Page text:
It began with a simple question from my oldest daughter, age 4 at the time: “Daddy, what is art?”
“Art,” I began, “is something that, well, let me think about that for a moment.”
What was art, indeed, I asked myself while continuing the mindless routine of a frantic preschool morning: load the dishwasher, supervise the brushing of teeth, check the backpack, and head out the door.
On the way to school, I muttered a few tidbits about art being a way humans change materials like clay or paint into beautiful objects. As with so many adult explanations of abstract concepts, however, the words only created a blank gaze on my daughter’s emotionless face in the rearview mirror.
Later that day we happened to do a craft project at the kitchen table that involved pouring sand of different colors through a funnel into empty plastic bottles. After you cap each bottle, a striking mixture of sand grains can be shaken into countless patterns. Little did I know this kitchen craft would make the abstract meaning of art concrete.
When my daughter started pouring layers of sand into the first bottle, her excitement grew quickly — I could tell by her tapping, rocking and shifting. Finally, she finished pouring the sand into the bottle, I put a cork on the top, and I showed her the result. Her energy uncorked like a bottle of champagne as she jumped from her chair and shouted: “ART! I made art!”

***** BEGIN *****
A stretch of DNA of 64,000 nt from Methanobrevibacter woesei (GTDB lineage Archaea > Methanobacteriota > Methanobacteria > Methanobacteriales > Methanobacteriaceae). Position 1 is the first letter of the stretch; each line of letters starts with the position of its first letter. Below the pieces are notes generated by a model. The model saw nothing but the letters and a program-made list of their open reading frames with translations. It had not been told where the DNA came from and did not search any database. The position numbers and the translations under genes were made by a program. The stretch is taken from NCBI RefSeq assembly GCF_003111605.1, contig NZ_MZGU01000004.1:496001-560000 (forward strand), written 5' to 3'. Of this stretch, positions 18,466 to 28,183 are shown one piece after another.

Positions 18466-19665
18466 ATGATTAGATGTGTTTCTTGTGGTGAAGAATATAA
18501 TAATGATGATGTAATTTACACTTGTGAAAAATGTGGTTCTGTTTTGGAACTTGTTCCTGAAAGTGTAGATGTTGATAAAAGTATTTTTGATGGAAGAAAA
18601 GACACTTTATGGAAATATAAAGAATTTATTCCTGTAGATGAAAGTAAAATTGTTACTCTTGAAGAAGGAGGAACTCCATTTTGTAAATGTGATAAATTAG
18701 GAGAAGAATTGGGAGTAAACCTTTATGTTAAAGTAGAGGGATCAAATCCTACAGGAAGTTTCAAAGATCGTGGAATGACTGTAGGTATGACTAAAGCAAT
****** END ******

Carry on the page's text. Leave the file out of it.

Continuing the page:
Joy bubbled over as she grabbed the bottle and rushed around the house to show it to my wife and her little sister, then just a year old. My wife mirrored her excitement and congratulated her, while my 1-year-old simply looked at her with a blank gaze on an emotionless face. But that did not dilute the magic for my oldest, and soon every measuring cup, empty water bottle, and piece of Tupperware became another canvas for her art.
Looking back, my daughter’s euphoric moment probably would not have happened in a different environment. Our family uses plenty of technology, but when our kids were very young my wife and I insisted on a screen-free kitchen and dining room to encourage creativity in both art and the art of conversation. Sitting around a table together for as many meals as possible is still the best way for a family to ensure quality time and communication. If dinner together is challenging, try lunch, breakfast or snack time.
Other ways to encourage creativity include having art supplies and quality books readily available throughout the house. You never know when the artistic spirit will move children. Also, make sure your kids see you read, and frame and display their best artwork. My favorite is a piece by my youngest daughter on our kitchen wall that features an aerial view of a square table with four shapes sitting around it. The symbolism speaks for itself.
Another suggestion for art promotion at home is to involve your children’s friends. On those rare days when I became a playdate “host with the most,” I would help the kids with all that sand art. My daughters’ friends often wanted to play with the sand or other art materials over the newest apps or video games, partly because they went home with a “favor.” A final way to involve friends might be to organize visits to places like museums, institutes and sculpture parks.
Whenever our family created sand art together, my wife and I made sure to think about the work of art both our children are, and to be grateful for them. As I watched the sand pour through the funnel, on the outside I often babbled in “parentese” about how each grain of sand has to take its turn trickling down the funnel, just like kids have to take turns with toys, drivers have to take turns at intersections, and speakers have to take turns in conversations.
But on the inside, I couldn’t help comparing the funnel to an hourglass and the grains of sand to the short but precious time parents have to savor the questions of growing children.